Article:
S3 to Begin Zero Gravity Flights in Switzerland

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PAYERNE, Switzerland, Nov. 25, 2014 (S3 PR) —
In 2015, Swiss Space Systems (S3) will put the ZeroG experience within everyone’s reach. S3 is launching affordable zero gravity flights from more than 15 locations across the world including, for the first time ever, Asia, the Middle East and Central America. The ZeroG world tour has been modified and will now start from Switzerland, during the second half of 2015, before heading to Canada and the US in 2015. During the 1st semester of 2016, the tour will then start from Asia before heading to the Middle East and Europe in some of the destinations previously scheduled for 2015, with new destinations added to this new schedule.

ZeroG flights make it possible to experience true weightlessness, allowing bodies and materials to float free of the earth’s gravitational pull. The S3 parabolic flights are completely safe, and supervised by space professionals and a crew of qualified personnel. All flights last less than 2 hours, during which 15 parabolas are performed, each providing an experience of weightlessness for 20 to 25 seconds.

S3 provides a customized ZeroG feeling for all

“This ZeroG experience is a first step towards our objective of Space for All, giving everyone a chance to enjoy the weightlessness experienced by astronauts in space, but at an affordable price”, explains Pascal Jaussi, Founder and CEO of S3.

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Three categories of S3 ZeroG experiences are on offer:

Party Zone
In this zone, which caters for up to 40 passengers, ZeroG is available for under 2’000 Euros per head. This is the world’s most affordable ZeroG experience.

Premium Zone

This luxurious section offers more room for each of a maximum of 28 passengers. Premium Zone tickets cost 5’000 Euros and include special activities such as playing with liquids and balloons. Passengers will receive an exclusive Breitling S3 ZeroG personalized watch, which will serve as the passenger’s boarding pass.

VIP Room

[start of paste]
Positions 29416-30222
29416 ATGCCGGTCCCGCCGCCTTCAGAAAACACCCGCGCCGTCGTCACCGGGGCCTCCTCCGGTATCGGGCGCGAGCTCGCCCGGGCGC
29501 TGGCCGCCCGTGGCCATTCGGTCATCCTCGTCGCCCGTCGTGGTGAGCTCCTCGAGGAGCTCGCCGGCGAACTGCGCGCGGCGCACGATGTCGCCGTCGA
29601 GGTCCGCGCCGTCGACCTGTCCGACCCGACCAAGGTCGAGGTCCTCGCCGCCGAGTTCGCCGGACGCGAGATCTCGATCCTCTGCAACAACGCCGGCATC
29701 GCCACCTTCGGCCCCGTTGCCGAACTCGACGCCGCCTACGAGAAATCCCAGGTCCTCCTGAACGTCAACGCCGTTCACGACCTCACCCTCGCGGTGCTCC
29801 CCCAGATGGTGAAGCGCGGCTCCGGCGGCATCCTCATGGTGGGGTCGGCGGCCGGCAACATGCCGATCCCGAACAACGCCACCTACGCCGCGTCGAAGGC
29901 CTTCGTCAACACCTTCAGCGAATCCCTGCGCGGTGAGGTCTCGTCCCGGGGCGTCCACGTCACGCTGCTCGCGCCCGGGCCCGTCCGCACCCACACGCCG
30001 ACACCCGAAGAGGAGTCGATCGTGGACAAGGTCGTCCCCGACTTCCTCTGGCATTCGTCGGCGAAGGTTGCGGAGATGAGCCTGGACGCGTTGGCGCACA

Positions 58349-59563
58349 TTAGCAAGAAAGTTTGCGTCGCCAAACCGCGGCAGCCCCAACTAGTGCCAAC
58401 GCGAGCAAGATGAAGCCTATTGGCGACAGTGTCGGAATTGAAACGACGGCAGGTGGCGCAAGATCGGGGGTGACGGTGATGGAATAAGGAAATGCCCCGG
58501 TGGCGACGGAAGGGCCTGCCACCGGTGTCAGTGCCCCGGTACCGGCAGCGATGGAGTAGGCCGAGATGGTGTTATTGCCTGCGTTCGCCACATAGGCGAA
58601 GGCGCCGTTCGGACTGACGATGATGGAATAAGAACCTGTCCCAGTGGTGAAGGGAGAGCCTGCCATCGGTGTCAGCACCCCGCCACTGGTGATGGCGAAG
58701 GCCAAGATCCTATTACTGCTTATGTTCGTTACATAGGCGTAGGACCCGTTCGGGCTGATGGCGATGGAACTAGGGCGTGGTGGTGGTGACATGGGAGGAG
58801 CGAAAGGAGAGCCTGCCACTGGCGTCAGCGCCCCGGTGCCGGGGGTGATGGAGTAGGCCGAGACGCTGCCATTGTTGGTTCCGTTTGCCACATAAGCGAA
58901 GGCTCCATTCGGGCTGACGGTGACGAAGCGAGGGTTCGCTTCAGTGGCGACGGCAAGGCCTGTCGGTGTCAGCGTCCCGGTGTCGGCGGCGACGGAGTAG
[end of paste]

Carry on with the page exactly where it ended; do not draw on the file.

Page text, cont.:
This very exclusive part of the plane welcomes up to 12 passengers at a cost of 50’000 Euros for the whole zone, with a range of extra options available for a tailor-made experience. VIP passengers will also receive an exclusive Breitling S3 ZeroG personalized watch.

An S3 ZeroG world tour now starting from Switzerland

To offer weightlessness to as many people as possible, the S3 ZeroG aircraft will not remain in Switzerland. On the contrary, S3 committed to operate a world tour in order to share this ZeroG experience all around the globe. However, offering and preparing this experience worldwide is proving not to be an easy task, along with issues on a new European legislation related to these types of flights which are among the main causes to the modification of the overall flight schedule.

After the Swiss opening campaign during the second half of 2015, flights will be proposed in North America, with stops in Canada, western United States, and in Florida, where more than 25 flights will take-off from the Kennedy Space Center at Cape Canaveral. During this campaign, microgravity research experiments will be also operated, and the new interactive communications system designed for life science microgravity payloads developed by S3 and Spacepharma will be put to the test.

The S3 ZeroG tour will continue in 2016 with some of the destinations previously planned for 2015, including Japan, which was initially scheduled to be the first stop in January 2015. New destinations could be added to the world tour 2016 with a schedule to be released in the course of 2015.

Switzerland will now be the first to test this unique experience. Pre-bookings opened in May 2014 and were sold-out quickly, therefore, the number of available ZeroG flights in Switzerland have now been tripled. A success, also seen for numerous destinations across the globe, that S3 CEO Pascal Jaussi is especially proud of: “I’m happy to give Swiss people the opportunity to be the first to enjoy this weightlessness experience. The fact that we’re now operating first from Switzerland will enable us to collaborate with authorities in charge of civil flights in order to give this weightlessness experience a “Swiss Made” quality stamp before flying around the world to share this one of a kind experience with many more people.”